Furthermore, the positioning of the input devices of the force sensitive input structure can be customizable. That is to say, the input devices can be moved to separate locations on the housing, within the force sensitive input structure.

Therefore, the input devices can be moved to a specific location in the housing based on user preferences. Likewise, one or more of these input devices can be resized or reshaped by user, operation of associated electronic device, software, firmware, other hardware, etc.

The reconfigurable MacBook

Apple’s patent FIG. 1A noted below shows a reconfigurable MacBook with configurable and force-sensitive input structures; In fig. 11, we see a standard MacBook configuration with a non-standard numeric keypad added by a user in a position they choose; FIG. 15B shows a top view of an electronic device including a configurable and force sensitive input structure in a second mode of operation including a touchpad and the mode key.


In Apple patent FIG. 12 noted below, we can see an enlarged part # 12 of a part of FIG. 11 above regarding the keyboard.

MACBOOK 3AF 55 RECONFIGURABLE

Apple notes that in FIG. 12, some holes or micro-perforations in the MacBook can also be illuminated to provide a key glyph (# 246). As shown in the non-limiting example of FIG. 12, each illuminated enter key (# 244) may have an illuminated key glyph corresponding to the respective enter key of the QWERTY keyboard.

Apple notes that the haptic feedback module via one or more haptic actuators can provide haptic signals to contact parts of the case. Haptic signals mimic the tactile sensation of pressing a button on a conventional keyboard or clicking on a conventional touchpad.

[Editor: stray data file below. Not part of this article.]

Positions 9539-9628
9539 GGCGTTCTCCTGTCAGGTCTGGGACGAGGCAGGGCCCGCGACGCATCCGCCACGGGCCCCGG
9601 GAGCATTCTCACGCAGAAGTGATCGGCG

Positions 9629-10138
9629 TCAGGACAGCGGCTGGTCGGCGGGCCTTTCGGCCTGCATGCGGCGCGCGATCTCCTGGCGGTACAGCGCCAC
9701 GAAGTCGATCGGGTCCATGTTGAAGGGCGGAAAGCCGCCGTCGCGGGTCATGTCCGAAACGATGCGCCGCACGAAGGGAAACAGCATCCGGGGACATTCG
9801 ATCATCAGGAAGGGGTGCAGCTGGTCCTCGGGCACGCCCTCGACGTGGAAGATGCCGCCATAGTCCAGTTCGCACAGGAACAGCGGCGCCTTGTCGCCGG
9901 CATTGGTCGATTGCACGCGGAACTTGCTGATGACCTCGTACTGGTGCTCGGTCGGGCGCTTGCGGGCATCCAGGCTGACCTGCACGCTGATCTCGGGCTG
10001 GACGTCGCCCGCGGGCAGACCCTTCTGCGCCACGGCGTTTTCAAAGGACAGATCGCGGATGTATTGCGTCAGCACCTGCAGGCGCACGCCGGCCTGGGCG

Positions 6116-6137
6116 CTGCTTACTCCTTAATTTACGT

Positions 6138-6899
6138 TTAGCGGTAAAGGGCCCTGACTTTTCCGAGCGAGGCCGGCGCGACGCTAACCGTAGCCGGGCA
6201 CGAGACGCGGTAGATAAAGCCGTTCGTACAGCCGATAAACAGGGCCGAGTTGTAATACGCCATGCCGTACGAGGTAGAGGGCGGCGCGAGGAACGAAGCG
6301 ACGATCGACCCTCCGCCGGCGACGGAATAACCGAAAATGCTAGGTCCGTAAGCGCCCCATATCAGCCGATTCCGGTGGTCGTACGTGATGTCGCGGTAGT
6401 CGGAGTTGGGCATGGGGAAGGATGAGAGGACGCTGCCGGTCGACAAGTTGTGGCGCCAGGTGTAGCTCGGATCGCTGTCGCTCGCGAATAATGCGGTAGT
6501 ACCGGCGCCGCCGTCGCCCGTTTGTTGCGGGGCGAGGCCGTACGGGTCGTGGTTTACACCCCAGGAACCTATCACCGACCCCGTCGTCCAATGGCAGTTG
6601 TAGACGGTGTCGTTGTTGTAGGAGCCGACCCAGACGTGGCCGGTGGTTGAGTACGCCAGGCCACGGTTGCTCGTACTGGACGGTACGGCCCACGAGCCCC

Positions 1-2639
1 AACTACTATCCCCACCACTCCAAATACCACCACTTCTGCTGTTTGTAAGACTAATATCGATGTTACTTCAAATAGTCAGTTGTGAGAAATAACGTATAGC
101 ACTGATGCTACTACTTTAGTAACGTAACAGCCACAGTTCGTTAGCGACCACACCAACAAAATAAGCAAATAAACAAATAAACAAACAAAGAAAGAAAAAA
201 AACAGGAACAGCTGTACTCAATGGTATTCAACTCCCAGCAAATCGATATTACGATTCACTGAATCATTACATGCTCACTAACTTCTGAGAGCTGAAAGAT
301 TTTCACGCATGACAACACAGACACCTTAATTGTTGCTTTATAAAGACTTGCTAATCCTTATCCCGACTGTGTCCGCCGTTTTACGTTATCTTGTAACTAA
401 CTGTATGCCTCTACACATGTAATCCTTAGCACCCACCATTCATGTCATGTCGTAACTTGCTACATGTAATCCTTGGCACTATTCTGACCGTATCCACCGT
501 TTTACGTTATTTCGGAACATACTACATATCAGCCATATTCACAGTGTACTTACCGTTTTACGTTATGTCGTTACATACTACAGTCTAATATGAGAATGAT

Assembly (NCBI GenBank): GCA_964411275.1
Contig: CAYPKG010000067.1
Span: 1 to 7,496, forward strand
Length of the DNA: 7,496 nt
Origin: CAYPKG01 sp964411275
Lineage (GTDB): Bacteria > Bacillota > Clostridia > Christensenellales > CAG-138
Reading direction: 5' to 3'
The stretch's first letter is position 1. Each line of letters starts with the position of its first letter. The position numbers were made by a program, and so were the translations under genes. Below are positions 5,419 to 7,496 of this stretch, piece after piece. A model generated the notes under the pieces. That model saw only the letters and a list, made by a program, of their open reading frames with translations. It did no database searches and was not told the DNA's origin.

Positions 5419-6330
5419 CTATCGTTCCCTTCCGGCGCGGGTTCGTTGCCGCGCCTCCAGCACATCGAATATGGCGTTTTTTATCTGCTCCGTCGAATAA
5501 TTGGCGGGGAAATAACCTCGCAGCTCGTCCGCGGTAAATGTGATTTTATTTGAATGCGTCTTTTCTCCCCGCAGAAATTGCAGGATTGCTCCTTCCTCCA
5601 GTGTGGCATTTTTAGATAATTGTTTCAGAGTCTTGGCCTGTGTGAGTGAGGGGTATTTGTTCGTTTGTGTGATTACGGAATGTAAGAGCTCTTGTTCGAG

Apple further notes that micro-perforations or holes on the surface of the reconfigurable MacBook can be sealed with an optically clear sealant (or any other suitable sealant) to reduce the ingress of debris and / or liquid while still allowing light to pass through. to form keys, a keyboard, trackpad, or other structure.

And finally, Apple clarifies that although the objective of the invention was put on a MacBook, the concept could be applied to other future devices such as an iMac, an iPad, an iPhone, an iPod, a device. device, display, digital music player, portable computing device or display, health monitoring device, etc.

Apple’s patent application was initially filed in the third quarter of 2015. As this is a patent application, the timing of such a product to be marketed is unknown at this time.

10. 2 AP - Notice barPatently Apple presents a detailed summary of patent applications with associated graphics for journalistic timeliness purposes, with each patent application disclosed by the US Patent & Trade Office. Readers are cautioned that the full text of any patent application should be read in its entirety for complete and accurate details. About feedback on our site: Apple reserves the right to post, reject or edit any comments. Comments are reviewed daily from 5 a.m. to 6 p.m. MST and sporadically on weekends.

About Raymond A. Bentley